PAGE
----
Like the Zend Framework, CodeIgniter uses the front-end controller pattern. All HTTP requests are received by index.php, sent to the proper processing routines through a routing system, passed through a security system (which shields the application's controllers from malicious input), then finally handed to a controller. The controller loads the model, processes the request, and sends the result to the view system.
CodeIgniter helpers, libraries, extensions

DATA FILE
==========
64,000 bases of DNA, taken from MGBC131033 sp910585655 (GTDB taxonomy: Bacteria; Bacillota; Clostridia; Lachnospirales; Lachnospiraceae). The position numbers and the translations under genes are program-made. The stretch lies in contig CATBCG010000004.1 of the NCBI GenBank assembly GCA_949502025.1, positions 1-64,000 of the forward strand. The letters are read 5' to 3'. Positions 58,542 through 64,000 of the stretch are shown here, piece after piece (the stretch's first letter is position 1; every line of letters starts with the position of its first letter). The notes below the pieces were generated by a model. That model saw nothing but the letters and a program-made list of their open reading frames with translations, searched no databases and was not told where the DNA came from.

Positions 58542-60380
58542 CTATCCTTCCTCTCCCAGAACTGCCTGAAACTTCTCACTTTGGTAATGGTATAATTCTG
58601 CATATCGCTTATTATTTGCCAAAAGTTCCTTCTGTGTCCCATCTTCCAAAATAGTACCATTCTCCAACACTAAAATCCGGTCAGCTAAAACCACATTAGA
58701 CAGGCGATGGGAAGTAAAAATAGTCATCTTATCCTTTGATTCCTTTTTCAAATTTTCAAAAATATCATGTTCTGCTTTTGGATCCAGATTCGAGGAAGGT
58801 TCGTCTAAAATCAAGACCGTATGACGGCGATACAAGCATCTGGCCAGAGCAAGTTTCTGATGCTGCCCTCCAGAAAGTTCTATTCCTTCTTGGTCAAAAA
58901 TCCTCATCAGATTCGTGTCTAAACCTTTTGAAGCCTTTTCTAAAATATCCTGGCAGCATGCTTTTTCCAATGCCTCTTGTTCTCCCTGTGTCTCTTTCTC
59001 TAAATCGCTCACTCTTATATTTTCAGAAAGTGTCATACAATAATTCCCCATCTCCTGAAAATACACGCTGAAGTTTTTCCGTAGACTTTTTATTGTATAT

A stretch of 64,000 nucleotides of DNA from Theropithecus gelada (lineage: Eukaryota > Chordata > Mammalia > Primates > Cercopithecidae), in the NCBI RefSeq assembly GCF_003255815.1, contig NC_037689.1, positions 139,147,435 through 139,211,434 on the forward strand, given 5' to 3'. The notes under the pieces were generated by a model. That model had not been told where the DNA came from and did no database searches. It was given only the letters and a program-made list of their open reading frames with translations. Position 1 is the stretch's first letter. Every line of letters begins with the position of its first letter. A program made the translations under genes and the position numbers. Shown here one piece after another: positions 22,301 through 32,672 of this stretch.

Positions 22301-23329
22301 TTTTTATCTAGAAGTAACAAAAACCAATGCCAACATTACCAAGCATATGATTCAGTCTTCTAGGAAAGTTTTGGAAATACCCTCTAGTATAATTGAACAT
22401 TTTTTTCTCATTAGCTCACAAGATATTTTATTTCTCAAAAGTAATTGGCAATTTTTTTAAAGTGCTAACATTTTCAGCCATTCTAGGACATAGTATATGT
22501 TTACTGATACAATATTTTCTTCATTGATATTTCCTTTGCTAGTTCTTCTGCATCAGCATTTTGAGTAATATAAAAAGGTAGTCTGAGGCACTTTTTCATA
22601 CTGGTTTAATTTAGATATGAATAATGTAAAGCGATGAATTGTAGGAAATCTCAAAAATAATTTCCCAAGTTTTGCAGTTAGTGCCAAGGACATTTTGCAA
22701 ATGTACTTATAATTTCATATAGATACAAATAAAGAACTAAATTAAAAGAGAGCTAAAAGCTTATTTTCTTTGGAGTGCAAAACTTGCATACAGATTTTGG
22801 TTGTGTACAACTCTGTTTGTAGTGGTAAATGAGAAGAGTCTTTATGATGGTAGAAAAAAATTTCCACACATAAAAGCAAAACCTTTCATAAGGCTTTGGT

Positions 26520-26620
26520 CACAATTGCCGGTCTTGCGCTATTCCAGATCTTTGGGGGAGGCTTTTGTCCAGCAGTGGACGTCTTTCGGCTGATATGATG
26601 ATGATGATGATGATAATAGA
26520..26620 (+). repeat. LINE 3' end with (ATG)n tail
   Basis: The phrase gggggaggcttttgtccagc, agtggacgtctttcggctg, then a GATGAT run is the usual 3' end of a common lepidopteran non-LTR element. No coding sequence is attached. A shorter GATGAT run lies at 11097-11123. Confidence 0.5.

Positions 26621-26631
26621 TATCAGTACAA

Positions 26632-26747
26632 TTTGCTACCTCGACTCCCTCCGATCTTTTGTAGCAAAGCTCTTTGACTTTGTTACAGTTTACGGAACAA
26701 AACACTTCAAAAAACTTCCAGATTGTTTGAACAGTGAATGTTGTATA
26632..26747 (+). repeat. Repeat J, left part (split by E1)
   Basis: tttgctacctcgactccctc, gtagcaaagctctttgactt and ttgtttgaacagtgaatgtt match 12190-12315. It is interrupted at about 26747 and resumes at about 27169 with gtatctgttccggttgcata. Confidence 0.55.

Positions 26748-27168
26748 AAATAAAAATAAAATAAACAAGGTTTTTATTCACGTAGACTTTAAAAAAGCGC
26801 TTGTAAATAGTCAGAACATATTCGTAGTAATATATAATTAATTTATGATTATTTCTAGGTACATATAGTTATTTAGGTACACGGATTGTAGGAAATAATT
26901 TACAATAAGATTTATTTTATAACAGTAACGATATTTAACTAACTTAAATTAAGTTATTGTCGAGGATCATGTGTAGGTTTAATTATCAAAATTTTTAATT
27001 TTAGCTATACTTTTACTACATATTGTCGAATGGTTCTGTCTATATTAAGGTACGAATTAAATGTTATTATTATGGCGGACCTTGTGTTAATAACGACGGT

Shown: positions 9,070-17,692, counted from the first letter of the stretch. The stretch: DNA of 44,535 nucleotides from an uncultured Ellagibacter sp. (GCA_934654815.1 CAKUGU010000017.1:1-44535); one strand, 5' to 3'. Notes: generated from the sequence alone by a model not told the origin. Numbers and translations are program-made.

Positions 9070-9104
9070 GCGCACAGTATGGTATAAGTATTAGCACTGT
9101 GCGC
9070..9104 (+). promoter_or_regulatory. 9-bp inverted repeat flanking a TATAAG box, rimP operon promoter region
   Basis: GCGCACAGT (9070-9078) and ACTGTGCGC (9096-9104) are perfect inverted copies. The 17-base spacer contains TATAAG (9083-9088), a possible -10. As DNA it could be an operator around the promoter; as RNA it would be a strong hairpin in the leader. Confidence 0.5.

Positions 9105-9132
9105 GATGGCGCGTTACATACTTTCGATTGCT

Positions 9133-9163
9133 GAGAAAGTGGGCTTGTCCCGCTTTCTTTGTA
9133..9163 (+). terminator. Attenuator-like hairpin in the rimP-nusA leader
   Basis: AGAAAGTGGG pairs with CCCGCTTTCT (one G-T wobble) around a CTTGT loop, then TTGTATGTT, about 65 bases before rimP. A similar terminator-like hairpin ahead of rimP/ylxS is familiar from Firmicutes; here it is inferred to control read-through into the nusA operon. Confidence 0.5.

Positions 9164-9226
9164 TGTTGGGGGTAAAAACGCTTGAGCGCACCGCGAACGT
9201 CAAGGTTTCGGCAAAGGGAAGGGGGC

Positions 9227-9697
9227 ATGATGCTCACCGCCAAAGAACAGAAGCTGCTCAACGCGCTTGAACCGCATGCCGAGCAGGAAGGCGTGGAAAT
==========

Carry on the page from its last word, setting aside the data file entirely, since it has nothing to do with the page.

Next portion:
A class extension is -- as its name implies -- simply the PHP mechanism for extending the instance variables and methods of an existing class to provide specialized capabilities. Finally, CodeIgniter hooks let you alter the behavior of the framework itself, without having to hack into the code. You define a hook by specifying a hooking point. For example, the pre_system hooking point attaches the hook early in the process of system execution, while the post_system hooking point lets you inject behavior after the Web page has been rendered. You then associate class and method, as well as the file path to the class and method that you want invoked. When the application's execution hits the hooking point, CodeIgniter will dynamically load and execute your code.